In Praise of Slovenliness
In fact, the picture proves a point I shall be making throughout this essay: there is a time and place for formal dress. In fact, there are times and places for every degree of sartorial sophistication, from to-the-nines to birthday suit. But I get ahead of myself.
This post was occasioned by a piece on Slate by film critic Dana Stevens, later expanded upon in the Slate Culture Gabfest podcast. Ms. Stevens, who goes to great extremes in her day job to present as fair and balanced an approach to film criticism as I have ever seen, possesses none of that equanimity when it comes to footwear. Specifically, she gives two big thumbs down to flip flops. Mind you, she thinks there are times and places for these minimalist sandals, but they really boil down to times and places when she's not around. She hates the "fwap fwap fwap" sound they make, their uselessness in situations requiring either backward-walking or running, their lack of arch support, and the way they expose feet to all the ickiness to be found on the sidewalks of New York. She also appears to have an anti-fetishistic distaste for those parts of the foot not normally exposed by other types of sandals, specifically the heel and arch. Most of all, flip flops speak to her of a creeping casualness of wear that offends her New York sensibilities. Go ahead and wear them in small towns, she says, but keep them off our high class urban walkways.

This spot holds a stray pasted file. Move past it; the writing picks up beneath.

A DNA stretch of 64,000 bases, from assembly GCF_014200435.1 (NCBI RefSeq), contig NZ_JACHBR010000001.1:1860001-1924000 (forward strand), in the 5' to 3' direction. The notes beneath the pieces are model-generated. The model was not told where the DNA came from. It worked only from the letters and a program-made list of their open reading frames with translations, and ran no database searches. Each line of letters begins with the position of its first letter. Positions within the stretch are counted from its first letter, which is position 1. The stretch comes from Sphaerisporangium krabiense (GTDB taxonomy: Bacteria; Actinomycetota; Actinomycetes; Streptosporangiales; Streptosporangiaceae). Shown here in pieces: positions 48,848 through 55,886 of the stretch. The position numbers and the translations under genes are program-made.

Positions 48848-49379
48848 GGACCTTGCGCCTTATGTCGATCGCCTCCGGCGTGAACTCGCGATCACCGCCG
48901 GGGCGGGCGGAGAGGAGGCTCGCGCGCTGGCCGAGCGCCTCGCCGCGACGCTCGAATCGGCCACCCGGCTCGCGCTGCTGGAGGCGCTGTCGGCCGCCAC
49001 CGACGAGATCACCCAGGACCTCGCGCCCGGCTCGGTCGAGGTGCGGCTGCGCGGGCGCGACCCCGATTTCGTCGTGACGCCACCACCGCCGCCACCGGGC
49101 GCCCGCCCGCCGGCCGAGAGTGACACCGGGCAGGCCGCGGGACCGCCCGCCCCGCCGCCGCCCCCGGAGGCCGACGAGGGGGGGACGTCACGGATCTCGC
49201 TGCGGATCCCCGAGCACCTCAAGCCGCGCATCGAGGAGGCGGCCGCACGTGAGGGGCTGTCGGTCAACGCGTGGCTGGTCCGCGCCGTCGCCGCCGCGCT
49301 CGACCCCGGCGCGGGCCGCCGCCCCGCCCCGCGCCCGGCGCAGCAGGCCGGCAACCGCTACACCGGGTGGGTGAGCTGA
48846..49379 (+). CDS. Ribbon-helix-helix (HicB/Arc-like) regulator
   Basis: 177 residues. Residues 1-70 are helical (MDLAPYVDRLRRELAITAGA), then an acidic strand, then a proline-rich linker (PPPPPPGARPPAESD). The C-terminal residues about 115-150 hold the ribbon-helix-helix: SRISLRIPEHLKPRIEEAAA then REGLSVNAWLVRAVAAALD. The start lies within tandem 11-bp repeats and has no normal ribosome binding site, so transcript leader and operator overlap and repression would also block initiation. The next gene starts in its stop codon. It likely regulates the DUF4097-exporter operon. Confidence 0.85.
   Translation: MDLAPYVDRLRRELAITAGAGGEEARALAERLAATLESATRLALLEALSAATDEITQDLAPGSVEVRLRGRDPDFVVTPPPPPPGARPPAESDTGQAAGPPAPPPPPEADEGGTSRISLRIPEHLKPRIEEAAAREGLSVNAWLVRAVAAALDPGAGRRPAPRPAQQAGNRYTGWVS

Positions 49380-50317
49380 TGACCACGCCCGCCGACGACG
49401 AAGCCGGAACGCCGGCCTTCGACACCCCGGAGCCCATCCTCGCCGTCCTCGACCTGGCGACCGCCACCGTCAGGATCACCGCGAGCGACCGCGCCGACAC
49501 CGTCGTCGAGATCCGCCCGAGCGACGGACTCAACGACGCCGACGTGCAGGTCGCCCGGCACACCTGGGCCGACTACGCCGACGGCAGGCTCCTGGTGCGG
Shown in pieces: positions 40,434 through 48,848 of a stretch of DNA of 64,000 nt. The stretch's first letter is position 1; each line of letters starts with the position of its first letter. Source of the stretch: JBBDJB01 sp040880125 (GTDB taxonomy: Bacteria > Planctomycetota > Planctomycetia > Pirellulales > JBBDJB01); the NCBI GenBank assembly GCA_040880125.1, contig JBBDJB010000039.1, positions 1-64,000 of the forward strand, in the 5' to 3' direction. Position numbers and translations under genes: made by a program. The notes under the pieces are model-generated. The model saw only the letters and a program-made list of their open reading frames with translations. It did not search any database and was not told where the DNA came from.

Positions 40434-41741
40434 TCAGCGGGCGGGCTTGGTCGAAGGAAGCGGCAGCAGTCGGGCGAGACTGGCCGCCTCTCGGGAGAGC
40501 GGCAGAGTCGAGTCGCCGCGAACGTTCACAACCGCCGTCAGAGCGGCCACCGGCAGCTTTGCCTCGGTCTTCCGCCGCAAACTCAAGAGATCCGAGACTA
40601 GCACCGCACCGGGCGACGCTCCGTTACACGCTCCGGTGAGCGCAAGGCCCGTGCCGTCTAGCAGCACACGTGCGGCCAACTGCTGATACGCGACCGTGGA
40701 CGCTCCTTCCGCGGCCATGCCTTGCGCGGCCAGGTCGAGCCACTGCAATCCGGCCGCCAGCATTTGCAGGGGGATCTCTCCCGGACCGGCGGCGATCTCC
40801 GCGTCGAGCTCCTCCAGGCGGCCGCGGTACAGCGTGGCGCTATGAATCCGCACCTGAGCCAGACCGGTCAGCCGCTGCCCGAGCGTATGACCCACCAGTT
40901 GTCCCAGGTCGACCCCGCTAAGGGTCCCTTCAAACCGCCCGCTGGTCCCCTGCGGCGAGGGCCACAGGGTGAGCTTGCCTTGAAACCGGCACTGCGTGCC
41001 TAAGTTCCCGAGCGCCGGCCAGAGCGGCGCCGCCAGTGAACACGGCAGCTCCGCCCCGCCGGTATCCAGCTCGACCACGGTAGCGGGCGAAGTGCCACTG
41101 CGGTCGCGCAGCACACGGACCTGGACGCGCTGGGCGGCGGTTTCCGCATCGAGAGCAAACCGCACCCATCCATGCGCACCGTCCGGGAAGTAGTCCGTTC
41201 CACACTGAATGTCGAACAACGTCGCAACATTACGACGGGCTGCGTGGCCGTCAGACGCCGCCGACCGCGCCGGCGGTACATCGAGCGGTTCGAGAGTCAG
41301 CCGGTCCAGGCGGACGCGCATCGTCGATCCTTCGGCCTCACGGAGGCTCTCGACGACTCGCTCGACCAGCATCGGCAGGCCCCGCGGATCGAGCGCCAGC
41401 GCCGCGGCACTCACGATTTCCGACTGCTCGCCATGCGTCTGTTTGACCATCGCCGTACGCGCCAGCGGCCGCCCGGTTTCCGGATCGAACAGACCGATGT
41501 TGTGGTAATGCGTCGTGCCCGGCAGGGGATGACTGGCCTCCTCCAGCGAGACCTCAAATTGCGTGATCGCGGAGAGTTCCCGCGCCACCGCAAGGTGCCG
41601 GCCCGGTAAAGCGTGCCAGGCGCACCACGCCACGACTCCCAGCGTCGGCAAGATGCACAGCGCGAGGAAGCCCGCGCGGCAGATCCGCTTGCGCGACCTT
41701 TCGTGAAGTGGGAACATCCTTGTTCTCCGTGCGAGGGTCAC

I felt my blood begin to simmer as I read this piece, becoming more and more astounded at just how closed a mind this writer has toward footwear I spend much of the year longing for. I have a pair of ten-year-old flip flops:
So I'm sensitive to the idea that taking long walks in flip flops is not good foot therapy, but please note that I'm no longer sold on the notion that the foot must be armored against its normal gait with heavily cushioned soles and arch supports. I bought the podiatric/footwear industry line on such shoes for twenty years, spending thousands of dollars on motion control shoes and orthotics, yet still suffering frequent flare-ups of plantar fasciitis. Only when I switched to shoes far uglier than the flip flops Dana Stevens hates did my arches relax:
I don't wear these shoes while running anymore--I switched a few months ago to some minimalist trainers with a 4mm heel lift--but I wear them to the gym, and once finished with my workout, to Fred Meyer, the QFC, Great Clips, Powell's Books, lunch, coffee, whatever else may lie between me and home. And yes, I'm still wearing my athletic clothes while running these ugly shoe errands, typically shorts and a sleeveless tee; during the winter, a sweat shirt over the top.
But here's the thing, Dana Stevens and any other Style Snobs who may be reading this: I don't live in Manhattan. I live in Portland, Oregon, which may very well be the least formally clothed city in the United States. (I don't have data to back that up, so please feel free to object, but I want research backing up your opinion!) Many in the stores I visit after a workout are similarly dressed down. It's rare to see a fellow shopper who looks ready for a day at the office, let alone a night at the opera (though concerts in Portland are, like everything else, shockingly informal affairs). Forget casual Friday; khakis and sneakers are de rigeur in the workplace. I'm a public school teacher, and it's been years since I saw a tie at work--and the last time I did was during my year at the Catholic school. Don't expect to see suits in church, either; Sunday best means a clean polo shirt. Portlanders are casual people.
But what about that "time and place" thing? you may be asking (and yes, that's rhetorical, as opposed to me knowing what you're thinking). If even going to the symphony doesn't mean dressing up, when exactly does one do so?